I’m not sure if I can really say I visited Chiang Mai or not. The sort of hit and run I did was more similar to my initial weeks of traveling (Potosi in Bolivia got a whole 4 hours!). Still I saw enough to know it’s different from Bangkok.
From Bangkok I took a sleeper train (850 bhat, 2nd class, air-con, lower bunk) to CM. First time sleeping on a train. Not as good as a proper nights sleep but not as bad as a night camping. Woke up properly at 6.30am about half an hour before the train got in. I handled conversation with the touts as well as my half woken monkey brain could for this time of the morning (“where you go”, *smile and ignore*, “I have tuktuk for you”, *shake head, stop growl and ignore*, “where you go sir”, “for a walk” I reply, “where you go” .. and so on). So I stubbornly set out for a walk to “Julies”, a cheap hostel recommended to me. I found the temperature fairly agreeable, not breaking out in sweat. Somewhere along the way I grabbed breakfast for a bit but by this stage things were starting to heat up and after an hours walking I was glad to see Julies and get settled in.
With the so-so sleep, early rise for me (rising late in Bangkok), new destination and humid walk my brain had been frazzled. So when it came to arranging a hill trek I took whatever trek Julies offered downstairs. (There’s a girl crying over her computer beside me right now. It’s a tad weird. I think her boyfriend dumped her by e-mail.). Another comparison with my earlier days traveling, say Peru, I would have walked around two or three tour places comparing prices and offers etc. I know better now – this guest house gives a sort of “backer/guarantor” effect to the trek, they are often all the same in poorer countries and if you pay more you just end up with the wrong tourists which is no fun. I barely paid attention to the details of the trek. For the evening I had a foot massage, which was good even though my toes were popped one by one.
So next morning we gathered the various people together, Sam, Alex, Xavier, Claire, Laura, Daniel, Alexandria and two Dutch girls with names I couldn’t recognise never mind remember. That didn’t get in the way of conversation of course. Three hours later, driving through some rather nice hilly, jungle, paddy field landscape we hopped out of the back of the pickup truck and quickly moved onto elephants. Oh yeah, there was something about elephants in the brochure. Ok, that’s cool, we can ride an elephant. Not to worry they have wide seats mounted on their backs, plenty of room for two. What? Sit on this one, but there’s two there already. Get on it’s neck? . . . Ok. Sam, Alex and myself had the biggest elephant. It’s an interesting way to travel and a good way to stretch your legs. Bar a bit of elephant spit and needing to carefully balance when Mrs Queen Elephant wanted to drink from a low down ditch, the ride was uneventful. The thought did go through my head that though the handlers seemed very much in control (they used something that looked like a curved ice axe to hit the elephants and had chains around the legs of some) these are still animals with a lot of power. One beserking could do a lot of damage to the tourist industry.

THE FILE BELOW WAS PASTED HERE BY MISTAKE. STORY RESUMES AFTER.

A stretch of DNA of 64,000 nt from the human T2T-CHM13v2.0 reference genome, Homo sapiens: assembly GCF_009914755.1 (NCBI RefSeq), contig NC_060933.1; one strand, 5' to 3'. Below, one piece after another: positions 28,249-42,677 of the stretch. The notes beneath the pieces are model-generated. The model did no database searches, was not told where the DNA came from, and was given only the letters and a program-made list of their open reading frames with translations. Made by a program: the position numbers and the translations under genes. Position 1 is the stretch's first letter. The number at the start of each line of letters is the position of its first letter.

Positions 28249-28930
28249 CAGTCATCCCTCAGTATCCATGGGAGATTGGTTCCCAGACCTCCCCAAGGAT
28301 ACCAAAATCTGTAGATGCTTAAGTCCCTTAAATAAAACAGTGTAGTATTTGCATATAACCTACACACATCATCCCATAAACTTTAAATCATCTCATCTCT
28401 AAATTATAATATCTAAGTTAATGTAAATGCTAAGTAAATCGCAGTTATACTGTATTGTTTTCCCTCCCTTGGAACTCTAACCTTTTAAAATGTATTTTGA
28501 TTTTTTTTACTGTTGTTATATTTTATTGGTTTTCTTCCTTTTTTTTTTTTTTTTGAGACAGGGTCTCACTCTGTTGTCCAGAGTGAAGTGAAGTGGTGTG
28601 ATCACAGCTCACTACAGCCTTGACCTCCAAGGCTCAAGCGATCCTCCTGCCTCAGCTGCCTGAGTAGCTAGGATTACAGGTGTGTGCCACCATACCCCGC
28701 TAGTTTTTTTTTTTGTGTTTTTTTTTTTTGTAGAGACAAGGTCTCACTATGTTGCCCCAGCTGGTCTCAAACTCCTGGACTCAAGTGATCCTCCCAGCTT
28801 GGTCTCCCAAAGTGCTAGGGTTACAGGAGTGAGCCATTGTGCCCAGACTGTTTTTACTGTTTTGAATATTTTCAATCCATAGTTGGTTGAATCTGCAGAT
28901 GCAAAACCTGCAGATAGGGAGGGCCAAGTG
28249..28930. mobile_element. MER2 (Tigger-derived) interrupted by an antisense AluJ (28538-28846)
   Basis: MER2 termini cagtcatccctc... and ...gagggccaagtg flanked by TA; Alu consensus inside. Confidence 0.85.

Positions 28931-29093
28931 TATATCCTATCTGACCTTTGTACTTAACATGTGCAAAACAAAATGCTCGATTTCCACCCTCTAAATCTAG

When I’d finally become bow-legged we hopped off the elephants and walked down a small hill to ride across a river inside a cage down a rope (like a small cable car), two at a time. The image is a little surreal thinking back because while people were caging across, people in rafts were paddling down the river and at the far side the elephants that had just crossed the river were rising onto the far bank. A traffic jam of tourist events. Then we had lunch and set out for the actual trek bit.